Release Date: 1 April 2010
Genre: YA, sci-fi, dystopian
Page Count: 315
Links: Amazon | Book Depository | Goodreads | Author website
Inside Out is, first and foremost, a dystopian. However, it is not like the standard YA dystopian, The Hunger Games, to which it is often compared. It is similar to in execution to both City of Ember and Across the Universe. However, Snyder takes a similar concept and makes it kick ass.
Trella is a likeable character, full of spunk, daring, and sheer willpower. She’s not perfect: she has a distinct superiority complex as well as a streak of selfishness. Her flaws only make her drive harder towards her goals, though. Despite this, she is still an optimist about her future and the future of her massive downtrodden family.
The novel follows Trella as she investigates the rigidly structured Inside: what appears to be a huge cube that people live inside, separated into levels of ‘uppers’ (blue-eyed workers that control everything) and ‘scrubs’, the brown-eyed people trapped in the lower levels and forced into ten hour shifts of cleaning for the rest of their lives.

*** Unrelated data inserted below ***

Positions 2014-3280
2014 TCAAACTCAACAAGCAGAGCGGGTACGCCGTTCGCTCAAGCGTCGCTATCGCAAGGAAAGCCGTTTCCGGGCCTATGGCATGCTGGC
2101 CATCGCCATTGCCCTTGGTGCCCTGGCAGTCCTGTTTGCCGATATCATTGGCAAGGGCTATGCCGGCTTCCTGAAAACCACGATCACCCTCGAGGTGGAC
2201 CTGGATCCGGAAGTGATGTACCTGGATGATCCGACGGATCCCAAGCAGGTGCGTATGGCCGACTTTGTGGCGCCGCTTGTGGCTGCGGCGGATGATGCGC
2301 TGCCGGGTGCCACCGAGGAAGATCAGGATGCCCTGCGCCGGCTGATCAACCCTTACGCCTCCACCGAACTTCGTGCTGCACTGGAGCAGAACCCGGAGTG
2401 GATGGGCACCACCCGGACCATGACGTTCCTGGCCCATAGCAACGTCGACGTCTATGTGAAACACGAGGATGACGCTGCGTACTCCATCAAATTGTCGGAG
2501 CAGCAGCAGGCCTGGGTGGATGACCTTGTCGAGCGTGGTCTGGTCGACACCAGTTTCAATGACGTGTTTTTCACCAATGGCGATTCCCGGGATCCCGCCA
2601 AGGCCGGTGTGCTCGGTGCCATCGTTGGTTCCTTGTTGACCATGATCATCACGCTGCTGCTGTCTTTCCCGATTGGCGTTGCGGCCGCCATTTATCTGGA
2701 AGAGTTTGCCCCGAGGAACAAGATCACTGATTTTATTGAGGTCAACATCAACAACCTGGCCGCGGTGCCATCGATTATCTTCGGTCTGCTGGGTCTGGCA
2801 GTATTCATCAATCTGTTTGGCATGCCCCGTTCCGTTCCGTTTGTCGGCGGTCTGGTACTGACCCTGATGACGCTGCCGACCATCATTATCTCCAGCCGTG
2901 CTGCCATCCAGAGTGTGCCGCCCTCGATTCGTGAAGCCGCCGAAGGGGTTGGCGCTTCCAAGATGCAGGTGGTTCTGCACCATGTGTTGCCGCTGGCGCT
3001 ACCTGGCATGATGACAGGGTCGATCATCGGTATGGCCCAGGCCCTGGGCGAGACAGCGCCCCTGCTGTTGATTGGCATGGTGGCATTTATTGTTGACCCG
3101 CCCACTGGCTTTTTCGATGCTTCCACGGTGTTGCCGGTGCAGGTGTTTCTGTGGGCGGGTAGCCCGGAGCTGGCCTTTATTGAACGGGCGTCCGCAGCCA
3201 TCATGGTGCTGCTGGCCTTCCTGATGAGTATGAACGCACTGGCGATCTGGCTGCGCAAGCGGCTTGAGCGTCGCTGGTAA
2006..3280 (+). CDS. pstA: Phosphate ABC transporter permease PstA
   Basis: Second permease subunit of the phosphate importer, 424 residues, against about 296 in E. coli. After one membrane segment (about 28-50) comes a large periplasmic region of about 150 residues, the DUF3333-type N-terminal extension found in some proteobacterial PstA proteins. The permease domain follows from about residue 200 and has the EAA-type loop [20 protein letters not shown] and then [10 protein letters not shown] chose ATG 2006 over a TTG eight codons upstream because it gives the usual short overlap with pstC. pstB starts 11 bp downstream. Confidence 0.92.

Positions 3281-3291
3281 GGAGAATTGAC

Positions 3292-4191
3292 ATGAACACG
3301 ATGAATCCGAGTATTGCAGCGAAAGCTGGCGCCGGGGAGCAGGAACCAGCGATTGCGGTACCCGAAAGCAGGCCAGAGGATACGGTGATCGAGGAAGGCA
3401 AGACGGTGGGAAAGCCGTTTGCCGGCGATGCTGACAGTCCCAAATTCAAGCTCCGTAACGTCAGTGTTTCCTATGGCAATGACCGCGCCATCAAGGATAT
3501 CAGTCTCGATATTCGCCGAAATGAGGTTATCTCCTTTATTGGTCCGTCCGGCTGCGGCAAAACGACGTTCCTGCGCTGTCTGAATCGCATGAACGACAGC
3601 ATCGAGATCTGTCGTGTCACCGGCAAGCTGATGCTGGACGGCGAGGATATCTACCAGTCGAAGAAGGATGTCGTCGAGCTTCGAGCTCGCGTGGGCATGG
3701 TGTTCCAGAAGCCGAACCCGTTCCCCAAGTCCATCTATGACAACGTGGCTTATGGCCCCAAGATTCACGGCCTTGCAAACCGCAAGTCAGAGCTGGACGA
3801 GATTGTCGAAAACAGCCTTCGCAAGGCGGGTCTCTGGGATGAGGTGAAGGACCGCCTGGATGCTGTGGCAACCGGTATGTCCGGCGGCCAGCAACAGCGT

Is Inside buried deep underground? It is a space station because the Earth has become uninhabitable? I made my guess early on, and I am pleased to say I was right.
Most of the novel consists of unwrapping mysteries: discovering traitors and allies, solving puzzles, making plans for the future. I really enjoyed the storytelling because of Trella’s experiences. She wasn’t paranoid, but she was suitably suspicious. Scrubs are managed by the uppers so that they do not cultivate close friendships and alliances. It was interesting seeing Trella, our loner ‘Queen of the Pipes’ slowly grow to trust and even love others.
And Cog. Need I even mention? I LOVE COG. He was great, a real powerhouse of strength to Trella. With a completely plutonic relationship, this is the kind of relationship I want to see more of.
I also own Inside Out and look forward to diving into this book as well, to read the rest of Trella’s story. And can I just say, that ending was by far the best I have come across in any dystopian novel.